- What is SparseArray?
- What data structure does its internal implementation adopt?
- What are the advantages and disadvantages of SparseArray compared with HashMap?

##### What is SparseArray?

SparseArray stores key value pairs, with int as the key and Object as the value. Sparse means sparse and missing. SparseArray application scenarios are relatively scarce data, usually within a few hundred.

##### What data structure does SparseArray use?

SparseArray does not use one-dimensional array + single linked list and binary tree structure like HashMap, but two one-dimensional arrays, one for storing key(int type) and the other for storing value object.

private int[] mKeys; // Store key private Object[] mValues; // Store value object private int mSize; // Record the number of stored key value pairs

The subscripts used in reading and writing mKeys and mValues correspond one-to-one.

##### What is the default capacity of SparseArray?

SparseArray specifies its default capacity size in the default constructor. The default is 10

After initialization, mSize = 0, instantiate mKeys and mValues.

##### Process analysis of SparseArray get method

Enter an int key and find the matching subscript by dichotomy. If no corresponding subscript is found, null or user specified default object is returned.

Keys are stored incrementally. When searching for subscripts by dichotomy, a negative value may be returned, which means that the corresponding key is not found in mKeys.

public E get(int key) { return get(key, null); } /** * Gets the Object mapped from the specified key, or the specified Object * if no such mapping has been made. */ @SuppressWarnings("unchecked") public E get(int key, E valueIfKeyNotFound) { int i = ContainerHelpers.binarySearch(mKeys, mSize, key); // Dichotomy lookup subscript if (i < 0 || mValues[i] == DELETED) { // If the index found is negative or the current position element is deleted, it indicates that it is not found return valueIfKeyNotFound; } else { return (E) mValues[i]; // The specified element was found } }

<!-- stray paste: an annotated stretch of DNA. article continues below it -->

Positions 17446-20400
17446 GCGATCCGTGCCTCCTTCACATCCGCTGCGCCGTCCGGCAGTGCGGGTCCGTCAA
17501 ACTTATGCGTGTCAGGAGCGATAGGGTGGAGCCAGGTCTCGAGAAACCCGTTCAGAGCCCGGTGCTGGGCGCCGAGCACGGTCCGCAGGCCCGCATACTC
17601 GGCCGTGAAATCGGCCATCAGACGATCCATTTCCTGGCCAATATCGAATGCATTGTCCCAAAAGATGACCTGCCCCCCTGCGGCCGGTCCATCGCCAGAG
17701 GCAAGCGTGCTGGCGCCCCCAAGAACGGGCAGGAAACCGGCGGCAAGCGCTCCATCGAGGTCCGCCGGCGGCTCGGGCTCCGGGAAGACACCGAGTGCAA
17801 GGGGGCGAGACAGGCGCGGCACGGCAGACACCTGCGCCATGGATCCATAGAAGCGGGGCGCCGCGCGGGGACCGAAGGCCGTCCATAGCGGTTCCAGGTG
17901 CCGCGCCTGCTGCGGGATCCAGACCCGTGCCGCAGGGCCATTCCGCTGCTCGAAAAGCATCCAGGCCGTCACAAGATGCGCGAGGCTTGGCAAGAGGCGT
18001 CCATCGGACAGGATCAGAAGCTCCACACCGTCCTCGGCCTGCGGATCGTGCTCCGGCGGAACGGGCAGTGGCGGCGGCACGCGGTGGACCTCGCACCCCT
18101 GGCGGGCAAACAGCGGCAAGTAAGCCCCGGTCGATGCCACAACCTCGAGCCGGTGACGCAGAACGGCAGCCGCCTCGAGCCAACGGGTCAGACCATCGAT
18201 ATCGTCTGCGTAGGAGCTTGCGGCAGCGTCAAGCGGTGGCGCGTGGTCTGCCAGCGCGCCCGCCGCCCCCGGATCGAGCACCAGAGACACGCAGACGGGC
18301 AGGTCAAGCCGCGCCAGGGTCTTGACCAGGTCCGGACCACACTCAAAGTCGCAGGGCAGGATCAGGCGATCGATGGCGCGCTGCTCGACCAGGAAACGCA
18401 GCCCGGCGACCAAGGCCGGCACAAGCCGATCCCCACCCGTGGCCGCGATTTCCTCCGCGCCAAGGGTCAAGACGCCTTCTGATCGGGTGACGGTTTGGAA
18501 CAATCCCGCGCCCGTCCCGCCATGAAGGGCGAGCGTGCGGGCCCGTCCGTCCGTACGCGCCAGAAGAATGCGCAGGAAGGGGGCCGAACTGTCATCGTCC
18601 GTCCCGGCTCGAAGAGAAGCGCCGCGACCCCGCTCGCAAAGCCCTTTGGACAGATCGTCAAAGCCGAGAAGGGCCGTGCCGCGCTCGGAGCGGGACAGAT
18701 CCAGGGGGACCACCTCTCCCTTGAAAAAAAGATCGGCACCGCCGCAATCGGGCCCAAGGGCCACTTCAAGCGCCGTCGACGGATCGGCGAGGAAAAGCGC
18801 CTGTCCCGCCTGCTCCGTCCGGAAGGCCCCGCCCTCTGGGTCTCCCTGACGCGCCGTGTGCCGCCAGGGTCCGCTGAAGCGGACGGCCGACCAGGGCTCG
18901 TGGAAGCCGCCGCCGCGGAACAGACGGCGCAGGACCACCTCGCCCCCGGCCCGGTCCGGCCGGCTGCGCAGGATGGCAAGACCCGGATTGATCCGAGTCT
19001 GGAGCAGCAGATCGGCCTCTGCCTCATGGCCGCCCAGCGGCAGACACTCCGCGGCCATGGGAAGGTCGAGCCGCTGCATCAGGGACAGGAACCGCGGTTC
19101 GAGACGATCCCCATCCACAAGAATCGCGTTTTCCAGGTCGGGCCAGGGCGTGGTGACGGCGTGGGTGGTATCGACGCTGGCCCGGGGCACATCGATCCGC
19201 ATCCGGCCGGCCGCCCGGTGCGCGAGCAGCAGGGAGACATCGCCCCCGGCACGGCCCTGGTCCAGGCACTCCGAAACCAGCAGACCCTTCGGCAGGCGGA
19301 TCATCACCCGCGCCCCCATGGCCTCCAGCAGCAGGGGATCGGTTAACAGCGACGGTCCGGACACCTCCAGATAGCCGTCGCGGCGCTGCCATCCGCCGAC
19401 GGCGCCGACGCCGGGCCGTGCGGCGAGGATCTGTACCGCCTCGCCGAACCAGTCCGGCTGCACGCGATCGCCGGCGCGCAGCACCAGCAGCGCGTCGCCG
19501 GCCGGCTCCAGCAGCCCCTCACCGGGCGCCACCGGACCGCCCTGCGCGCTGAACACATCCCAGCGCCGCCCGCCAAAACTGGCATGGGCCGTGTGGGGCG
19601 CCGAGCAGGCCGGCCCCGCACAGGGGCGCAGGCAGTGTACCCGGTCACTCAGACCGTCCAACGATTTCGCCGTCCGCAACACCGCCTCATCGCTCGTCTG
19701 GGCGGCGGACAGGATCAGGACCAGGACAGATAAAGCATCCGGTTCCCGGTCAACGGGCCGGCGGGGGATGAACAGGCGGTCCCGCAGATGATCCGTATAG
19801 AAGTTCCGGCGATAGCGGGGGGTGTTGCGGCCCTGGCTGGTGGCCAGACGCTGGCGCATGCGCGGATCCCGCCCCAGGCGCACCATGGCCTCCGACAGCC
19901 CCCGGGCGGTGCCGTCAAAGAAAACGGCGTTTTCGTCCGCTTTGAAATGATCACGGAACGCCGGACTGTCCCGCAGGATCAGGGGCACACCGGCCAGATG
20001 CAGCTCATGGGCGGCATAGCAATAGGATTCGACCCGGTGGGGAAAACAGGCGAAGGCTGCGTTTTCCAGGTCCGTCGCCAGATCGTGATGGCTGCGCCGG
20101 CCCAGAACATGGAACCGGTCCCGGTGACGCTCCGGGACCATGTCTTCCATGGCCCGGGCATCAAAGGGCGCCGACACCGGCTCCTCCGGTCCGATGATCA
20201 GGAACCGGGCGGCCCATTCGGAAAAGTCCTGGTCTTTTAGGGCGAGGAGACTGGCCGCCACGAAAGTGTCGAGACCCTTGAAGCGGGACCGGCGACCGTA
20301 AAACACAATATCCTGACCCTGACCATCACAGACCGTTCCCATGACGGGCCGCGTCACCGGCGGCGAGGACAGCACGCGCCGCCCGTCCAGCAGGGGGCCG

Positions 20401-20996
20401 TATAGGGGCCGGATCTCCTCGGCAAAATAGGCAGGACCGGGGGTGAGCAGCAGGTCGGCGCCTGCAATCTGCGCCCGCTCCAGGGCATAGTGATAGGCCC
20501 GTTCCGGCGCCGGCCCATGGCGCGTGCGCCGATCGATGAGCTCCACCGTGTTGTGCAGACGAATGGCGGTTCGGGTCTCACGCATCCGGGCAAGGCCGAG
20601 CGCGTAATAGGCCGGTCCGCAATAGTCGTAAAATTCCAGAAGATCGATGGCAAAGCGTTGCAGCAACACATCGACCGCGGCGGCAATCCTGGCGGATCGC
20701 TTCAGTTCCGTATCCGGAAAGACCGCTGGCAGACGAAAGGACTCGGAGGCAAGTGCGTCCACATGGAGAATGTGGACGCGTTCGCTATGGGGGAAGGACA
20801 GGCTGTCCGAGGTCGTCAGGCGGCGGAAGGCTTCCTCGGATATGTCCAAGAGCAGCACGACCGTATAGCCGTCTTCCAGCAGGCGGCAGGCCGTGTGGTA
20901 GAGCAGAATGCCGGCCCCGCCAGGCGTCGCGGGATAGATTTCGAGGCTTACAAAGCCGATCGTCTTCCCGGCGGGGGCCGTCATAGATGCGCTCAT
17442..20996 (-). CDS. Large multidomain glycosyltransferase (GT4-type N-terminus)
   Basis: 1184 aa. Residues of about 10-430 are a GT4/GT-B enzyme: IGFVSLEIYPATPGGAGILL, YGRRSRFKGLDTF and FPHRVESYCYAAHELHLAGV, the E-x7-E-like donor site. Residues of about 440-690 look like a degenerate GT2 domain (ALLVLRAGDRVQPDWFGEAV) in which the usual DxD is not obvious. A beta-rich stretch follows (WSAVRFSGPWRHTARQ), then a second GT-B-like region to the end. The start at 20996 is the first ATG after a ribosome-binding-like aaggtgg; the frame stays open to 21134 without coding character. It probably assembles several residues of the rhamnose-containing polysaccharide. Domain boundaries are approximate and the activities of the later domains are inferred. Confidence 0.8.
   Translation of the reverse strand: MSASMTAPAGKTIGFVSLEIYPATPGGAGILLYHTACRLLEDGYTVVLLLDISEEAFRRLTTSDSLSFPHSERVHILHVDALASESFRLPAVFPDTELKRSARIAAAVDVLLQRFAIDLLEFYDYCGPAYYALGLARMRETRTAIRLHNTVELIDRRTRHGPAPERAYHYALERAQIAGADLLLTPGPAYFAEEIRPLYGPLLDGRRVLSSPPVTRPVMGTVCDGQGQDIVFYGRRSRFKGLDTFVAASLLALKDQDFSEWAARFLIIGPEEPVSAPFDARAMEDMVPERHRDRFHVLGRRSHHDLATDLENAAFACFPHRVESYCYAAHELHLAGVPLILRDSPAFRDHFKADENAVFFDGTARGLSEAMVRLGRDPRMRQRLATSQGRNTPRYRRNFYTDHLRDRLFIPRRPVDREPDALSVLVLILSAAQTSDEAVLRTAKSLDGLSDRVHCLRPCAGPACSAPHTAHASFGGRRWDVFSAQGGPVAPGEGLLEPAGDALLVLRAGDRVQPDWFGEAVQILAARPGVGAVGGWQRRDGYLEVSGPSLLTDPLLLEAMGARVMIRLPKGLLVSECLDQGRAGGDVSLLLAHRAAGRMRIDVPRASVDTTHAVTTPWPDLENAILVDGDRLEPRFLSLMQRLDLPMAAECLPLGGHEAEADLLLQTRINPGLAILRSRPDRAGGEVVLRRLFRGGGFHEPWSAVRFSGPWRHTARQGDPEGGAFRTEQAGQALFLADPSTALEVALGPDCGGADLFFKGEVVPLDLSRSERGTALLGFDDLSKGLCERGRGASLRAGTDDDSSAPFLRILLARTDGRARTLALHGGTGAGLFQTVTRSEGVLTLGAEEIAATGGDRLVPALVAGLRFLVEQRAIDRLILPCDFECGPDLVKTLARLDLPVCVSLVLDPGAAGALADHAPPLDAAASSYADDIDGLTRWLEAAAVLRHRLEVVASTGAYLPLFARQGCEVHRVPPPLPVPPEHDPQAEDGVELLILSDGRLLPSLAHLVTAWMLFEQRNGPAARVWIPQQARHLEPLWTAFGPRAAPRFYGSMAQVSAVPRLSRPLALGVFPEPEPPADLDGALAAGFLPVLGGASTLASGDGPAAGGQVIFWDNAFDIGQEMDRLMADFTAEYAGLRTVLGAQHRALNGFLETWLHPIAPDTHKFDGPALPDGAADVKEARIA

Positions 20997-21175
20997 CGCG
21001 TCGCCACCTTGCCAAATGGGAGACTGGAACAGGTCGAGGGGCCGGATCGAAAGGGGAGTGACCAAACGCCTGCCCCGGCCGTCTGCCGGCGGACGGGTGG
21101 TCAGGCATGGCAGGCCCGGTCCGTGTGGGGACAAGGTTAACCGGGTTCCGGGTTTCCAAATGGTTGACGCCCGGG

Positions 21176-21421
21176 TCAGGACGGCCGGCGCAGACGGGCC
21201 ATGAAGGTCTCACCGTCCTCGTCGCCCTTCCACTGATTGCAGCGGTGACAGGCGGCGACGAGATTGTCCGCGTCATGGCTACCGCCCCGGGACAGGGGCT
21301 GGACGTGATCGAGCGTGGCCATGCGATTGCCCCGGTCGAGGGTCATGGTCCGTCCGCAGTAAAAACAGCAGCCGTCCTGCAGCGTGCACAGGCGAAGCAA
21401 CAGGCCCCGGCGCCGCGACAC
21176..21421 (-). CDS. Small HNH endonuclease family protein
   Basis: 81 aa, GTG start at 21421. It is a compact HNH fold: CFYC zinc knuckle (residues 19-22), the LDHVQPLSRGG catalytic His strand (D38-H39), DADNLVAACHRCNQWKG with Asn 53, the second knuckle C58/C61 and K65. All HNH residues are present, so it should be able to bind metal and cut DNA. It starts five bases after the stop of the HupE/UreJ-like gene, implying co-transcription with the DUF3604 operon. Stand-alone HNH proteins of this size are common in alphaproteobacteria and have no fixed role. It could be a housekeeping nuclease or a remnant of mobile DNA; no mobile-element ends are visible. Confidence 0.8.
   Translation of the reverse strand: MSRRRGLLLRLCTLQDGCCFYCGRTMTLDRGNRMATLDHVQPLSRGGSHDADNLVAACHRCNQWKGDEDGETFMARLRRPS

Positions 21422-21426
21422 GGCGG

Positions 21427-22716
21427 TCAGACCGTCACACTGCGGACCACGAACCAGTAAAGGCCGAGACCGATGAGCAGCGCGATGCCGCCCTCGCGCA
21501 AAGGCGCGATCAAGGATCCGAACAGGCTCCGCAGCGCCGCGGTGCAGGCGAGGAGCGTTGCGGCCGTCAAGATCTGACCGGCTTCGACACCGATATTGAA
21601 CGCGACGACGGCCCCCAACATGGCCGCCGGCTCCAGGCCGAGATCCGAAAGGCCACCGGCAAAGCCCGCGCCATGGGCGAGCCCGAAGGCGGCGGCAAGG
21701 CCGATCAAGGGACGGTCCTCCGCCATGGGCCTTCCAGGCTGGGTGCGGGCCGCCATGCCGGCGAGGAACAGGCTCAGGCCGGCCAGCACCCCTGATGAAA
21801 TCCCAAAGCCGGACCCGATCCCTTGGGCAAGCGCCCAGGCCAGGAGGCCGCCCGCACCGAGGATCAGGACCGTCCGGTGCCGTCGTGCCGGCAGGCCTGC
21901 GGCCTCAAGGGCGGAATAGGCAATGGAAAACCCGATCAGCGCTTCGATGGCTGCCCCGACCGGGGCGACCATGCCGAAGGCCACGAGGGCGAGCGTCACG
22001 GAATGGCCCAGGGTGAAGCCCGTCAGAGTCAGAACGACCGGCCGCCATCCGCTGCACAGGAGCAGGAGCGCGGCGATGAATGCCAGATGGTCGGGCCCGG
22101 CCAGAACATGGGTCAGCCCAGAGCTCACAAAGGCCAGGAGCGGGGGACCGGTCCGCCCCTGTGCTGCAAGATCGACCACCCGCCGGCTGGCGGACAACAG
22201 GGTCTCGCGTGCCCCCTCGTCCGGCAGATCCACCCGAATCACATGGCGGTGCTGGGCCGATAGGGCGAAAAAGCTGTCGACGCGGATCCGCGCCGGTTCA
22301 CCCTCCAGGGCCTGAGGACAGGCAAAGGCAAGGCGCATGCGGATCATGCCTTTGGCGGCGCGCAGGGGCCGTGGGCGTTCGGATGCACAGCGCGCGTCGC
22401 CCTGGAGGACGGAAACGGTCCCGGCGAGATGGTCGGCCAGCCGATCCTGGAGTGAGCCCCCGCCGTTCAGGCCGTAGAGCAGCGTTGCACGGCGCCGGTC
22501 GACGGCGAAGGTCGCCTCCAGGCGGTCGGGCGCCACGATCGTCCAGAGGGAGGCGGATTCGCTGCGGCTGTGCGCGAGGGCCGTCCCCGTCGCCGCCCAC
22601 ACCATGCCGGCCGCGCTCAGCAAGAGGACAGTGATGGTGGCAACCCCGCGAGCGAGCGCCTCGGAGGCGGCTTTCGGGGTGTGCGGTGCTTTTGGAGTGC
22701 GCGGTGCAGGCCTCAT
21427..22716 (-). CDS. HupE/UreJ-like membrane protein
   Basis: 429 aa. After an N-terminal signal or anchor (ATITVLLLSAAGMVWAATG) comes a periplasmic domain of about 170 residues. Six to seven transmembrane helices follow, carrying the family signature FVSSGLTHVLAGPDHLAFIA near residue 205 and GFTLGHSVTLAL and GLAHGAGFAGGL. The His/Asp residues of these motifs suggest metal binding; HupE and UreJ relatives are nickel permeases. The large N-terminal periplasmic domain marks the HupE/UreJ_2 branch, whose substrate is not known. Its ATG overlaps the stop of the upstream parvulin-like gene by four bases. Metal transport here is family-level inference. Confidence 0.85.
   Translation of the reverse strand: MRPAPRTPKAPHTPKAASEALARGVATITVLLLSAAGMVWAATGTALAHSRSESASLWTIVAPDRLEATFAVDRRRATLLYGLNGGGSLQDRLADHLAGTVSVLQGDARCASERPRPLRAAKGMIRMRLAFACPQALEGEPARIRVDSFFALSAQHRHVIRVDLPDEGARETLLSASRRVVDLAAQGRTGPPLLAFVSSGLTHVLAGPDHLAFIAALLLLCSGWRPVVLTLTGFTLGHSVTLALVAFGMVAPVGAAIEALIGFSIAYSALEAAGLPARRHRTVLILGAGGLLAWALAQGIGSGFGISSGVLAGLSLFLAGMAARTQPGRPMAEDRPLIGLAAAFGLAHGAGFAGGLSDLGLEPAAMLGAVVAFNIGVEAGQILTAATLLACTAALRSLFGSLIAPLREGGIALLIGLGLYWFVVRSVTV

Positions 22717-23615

##### Process analysis of SparseArray put method

public void put(int key, E value) { // Find the subscript of key by dichotomy int i = ContainerHelpers.binarySearch(mKeys, mSize, key); if (i >= 0) { // Represents the existing key and its corresponding value, and directly replaces value mValues[i] = value; } else { // Indicates that there is no key currently, a new key value pair should be added // i negates to get the subscript of the array position to be added. Binary search returns the subscript of the "should" storage location of the key. i = ~i; if (i < mSize && mValues[i] == DELETED) { // The element in the original position has been deleted and replaced by direct assignment mKeys[i] = key; mValues[i] = value; return; } if (mGarbage && mSize >= mKeys.length) { // Insufficient capacity for recycling gc(); // Rediscover target subscript i = ~ContainerHelpers.binarySearch(mKeys, mSize, key); } // The target subscript is i, and the key is added to the mKeys array mKeys = GrowingArrayUtils.insert(mKeys, mSize, i, key); // The target subscript is i, and the value is inserted into the mValues array mValues = GrowingArrayUtils.insert(mValues, mSize, i, value); // Number of stored data plus 1 mSize++; } } // GrowingArrayUtils.java public static <T> T[] insert(T[] array, int currentSize, int index, T element) { assert currentSize <= array.length; if (currentSize + 1 <= array.length) { // The current array has sufficient capacity, and the elements starting with index are moved back by 1 bit System.arraycopy(array, index, array, index + 1, currentSize - index); array[index] = element; return array; } // Insufficient capacity, expand the capacity to generate a new array newArray @SuppressWarnings("unchecked") T[] newArray = ArrayUtils.newUnpaddedArray((Class<T>)array.getClass().getComponentType(), growSize(currentSize)); // Copy the part before the original array index to the new array object System.arraycopy(array, 0, newArray, 0, index); newArray[index] = element; // Insert element // Copy the elements after index+1 of the original array to the new array System.arraycopy(array, index, newArray, index + 1, array.length - index); return newArray; } // Expansion calculation rule: if the current capacity is less than or equal to 4, 8 is returned; Otherwise, it returns twice the capacity // The minimum capacity after expansion is 8 public static int growSize(int currentSize) { return currentSize <= 4 ? 8 : currentSize * 2; }